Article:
Starting in the Idle state, we set START to 1 to begin the conversion process. We wait until the ShiftOut is complete and we are in the SyncData state. We then set START to 0 and the PmodAD2 will complete a conversion.

The way this state diagram is implemented in VHDL code is to use a counter and invert START at the appropriate clock
Figure 26 - PmodDA2 State Diagram

counts. That is, count to 1 then flip START to 1. The data will be shifted into the D/As and will take 18 clock cycles

to complete. Therefore, when we count to 19 we flip START back to 0 and reset the counter to complete a conversion. Therefore, a full conversion takes 20 clock cycles (CLK_OUT) to complete. If START flips back to 0 before SyncData is reached, then no conversion will take place.

A full description on how to use the D/A Converter is found at [6] http://www.digilentinc.com/Products/Detail.cfm?NavPath=2,401,487&Prod=PMOD-DA2

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5.1.3 Phase Detector


The phase detector component is called MultPhaseDet in
VCO(11:0) SOUT(11:0) REF(11:0)

the VHDL model. The phase detector component is shown in figure 27. The phase detector is implemented by taking the two input signals, VCO(11:0) and REF(11:0) and

Figure 27 - Phase Detector Component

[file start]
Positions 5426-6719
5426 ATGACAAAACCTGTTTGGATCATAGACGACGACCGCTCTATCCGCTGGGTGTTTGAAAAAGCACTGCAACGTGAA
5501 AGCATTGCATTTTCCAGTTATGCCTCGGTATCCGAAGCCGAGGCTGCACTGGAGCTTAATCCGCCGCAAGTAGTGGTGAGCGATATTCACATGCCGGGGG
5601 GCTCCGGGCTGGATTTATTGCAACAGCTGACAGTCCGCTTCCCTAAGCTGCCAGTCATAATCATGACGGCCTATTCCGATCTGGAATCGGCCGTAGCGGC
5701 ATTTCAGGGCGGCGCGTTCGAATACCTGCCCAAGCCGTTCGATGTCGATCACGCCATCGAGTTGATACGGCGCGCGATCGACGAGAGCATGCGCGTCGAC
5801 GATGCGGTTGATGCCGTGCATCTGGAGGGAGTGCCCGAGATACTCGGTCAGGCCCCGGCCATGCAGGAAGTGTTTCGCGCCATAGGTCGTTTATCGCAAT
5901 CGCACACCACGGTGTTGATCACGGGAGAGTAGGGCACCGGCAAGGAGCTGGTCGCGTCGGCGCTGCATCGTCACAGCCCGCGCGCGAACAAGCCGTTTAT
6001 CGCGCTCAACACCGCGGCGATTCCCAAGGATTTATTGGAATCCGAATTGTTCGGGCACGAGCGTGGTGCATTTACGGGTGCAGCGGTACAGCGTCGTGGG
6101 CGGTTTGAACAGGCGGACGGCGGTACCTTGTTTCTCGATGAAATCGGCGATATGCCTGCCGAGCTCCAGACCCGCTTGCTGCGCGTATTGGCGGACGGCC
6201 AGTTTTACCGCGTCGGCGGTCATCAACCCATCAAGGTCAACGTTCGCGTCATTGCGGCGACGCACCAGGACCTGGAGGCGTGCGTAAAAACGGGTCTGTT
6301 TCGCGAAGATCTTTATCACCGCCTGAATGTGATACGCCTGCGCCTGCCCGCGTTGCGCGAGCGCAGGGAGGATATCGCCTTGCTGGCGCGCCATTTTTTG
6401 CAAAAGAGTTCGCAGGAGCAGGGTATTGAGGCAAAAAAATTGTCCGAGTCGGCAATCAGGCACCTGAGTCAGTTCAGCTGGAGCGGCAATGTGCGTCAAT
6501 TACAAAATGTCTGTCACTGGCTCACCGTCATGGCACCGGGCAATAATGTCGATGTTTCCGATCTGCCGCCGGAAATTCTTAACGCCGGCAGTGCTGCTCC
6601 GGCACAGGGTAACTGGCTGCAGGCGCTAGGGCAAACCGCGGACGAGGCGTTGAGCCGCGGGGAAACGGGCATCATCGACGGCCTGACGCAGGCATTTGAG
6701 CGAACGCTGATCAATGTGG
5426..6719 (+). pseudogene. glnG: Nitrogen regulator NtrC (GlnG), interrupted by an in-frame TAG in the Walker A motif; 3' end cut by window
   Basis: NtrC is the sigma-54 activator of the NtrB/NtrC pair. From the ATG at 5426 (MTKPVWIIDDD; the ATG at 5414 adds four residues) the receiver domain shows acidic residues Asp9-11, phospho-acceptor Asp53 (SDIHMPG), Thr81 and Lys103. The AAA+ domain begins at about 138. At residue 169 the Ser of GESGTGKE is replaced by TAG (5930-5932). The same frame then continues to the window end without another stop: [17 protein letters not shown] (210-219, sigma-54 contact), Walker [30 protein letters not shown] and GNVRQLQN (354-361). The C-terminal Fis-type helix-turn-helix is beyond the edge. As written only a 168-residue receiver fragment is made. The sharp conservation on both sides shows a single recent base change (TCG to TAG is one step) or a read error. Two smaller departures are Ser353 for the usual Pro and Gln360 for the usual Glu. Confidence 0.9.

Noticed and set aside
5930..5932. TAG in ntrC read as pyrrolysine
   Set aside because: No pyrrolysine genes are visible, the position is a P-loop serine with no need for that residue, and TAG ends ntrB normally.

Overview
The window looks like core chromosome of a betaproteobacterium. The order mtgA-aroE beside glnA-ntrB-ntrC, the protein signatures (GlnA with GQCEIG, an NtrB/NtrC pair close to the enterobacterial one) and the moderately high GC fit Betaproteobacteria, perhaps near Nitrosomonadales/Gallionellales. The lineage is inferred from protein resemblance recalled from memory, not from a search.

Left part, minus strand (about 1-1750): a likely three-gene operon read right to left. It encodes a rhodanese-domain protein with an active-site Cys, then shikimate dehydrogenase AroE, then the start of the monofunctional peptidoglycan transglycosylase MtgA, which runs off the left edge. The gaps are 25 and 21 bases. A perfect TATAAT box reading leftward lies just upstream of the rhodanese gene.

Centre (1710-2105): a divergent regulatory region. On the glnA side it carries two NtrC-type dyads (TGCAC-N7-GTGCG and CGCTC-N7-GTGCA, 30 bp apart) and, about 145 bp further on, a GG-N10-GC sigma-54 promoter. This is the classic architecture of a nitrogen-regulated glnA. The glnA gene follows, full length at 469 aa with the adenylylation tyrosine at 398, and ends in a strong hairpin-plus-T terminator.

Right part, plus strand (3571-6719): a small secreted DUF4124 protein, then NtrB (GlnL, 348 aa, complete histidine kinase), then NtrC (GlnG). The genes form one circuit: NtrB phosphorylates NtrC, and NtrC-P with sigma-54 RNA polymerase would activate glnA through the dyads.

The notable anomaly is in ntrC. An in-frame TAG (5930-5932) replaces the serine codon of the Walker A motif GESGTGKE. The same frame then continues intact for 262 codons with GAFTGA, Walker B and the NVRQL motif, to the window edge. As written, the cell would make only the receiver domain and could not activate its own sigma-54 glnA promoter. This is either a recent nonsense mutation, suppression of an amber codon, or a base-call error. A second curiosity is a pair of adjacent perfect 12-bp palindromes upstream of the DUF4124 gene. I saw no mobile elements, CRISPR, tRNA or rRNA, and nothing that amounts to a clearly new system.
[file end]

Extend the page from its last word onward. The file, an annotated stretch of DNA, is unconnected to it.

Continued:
multiplying them to product SOUT(11:0). The result is shifted

to the right by 12 bits, to produce a 12bit output at SOUT(11:0).

entity MultPhaseDet is Port ( REF : in STD_LOGIC_VECTOR (11 downto 0); VCO : in STD_LOGIC_VECTOR (11 downto 0); SOUT : out STD_LOGIC_VECTOR (11 downto 0)); end MultPhaseDet; architecture Behavioral of MultPhaseDet is signal OUT_TEMP : STD_LOGIC_VECTOR (23 downto 0); begin OUT_TEMP <= VCO * REF; SOUT <= (OUT_TEMP(23 downto 12)); end Behavioral;

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5.1.4 Lowpass Filter


The lowpass filter component, shown in figure 28, is
CLK RST FILTER_OUT(11:0)

called Lowpass in the VHDL model. The component implements the recursive equation that was designed in the design section.

FILTER_IN(11:0)

Figure 28 - Lowpass Filter Component

The design requires one previous value for the output and one previous value for the input. Registers are implemented in order to keep track of the previous values. The VHDL model should be redesigned now that I have learned more about VHDL. It is not necessary to keep track of two different last_inputs and last_outputs. When changing the value of a register, it does not take effect till the end of that clock cycle, therefore, you can read the old value of a register as you change it to a new value. The accomplished with a shift to the right by 16 bits. multiplication in the difference equation is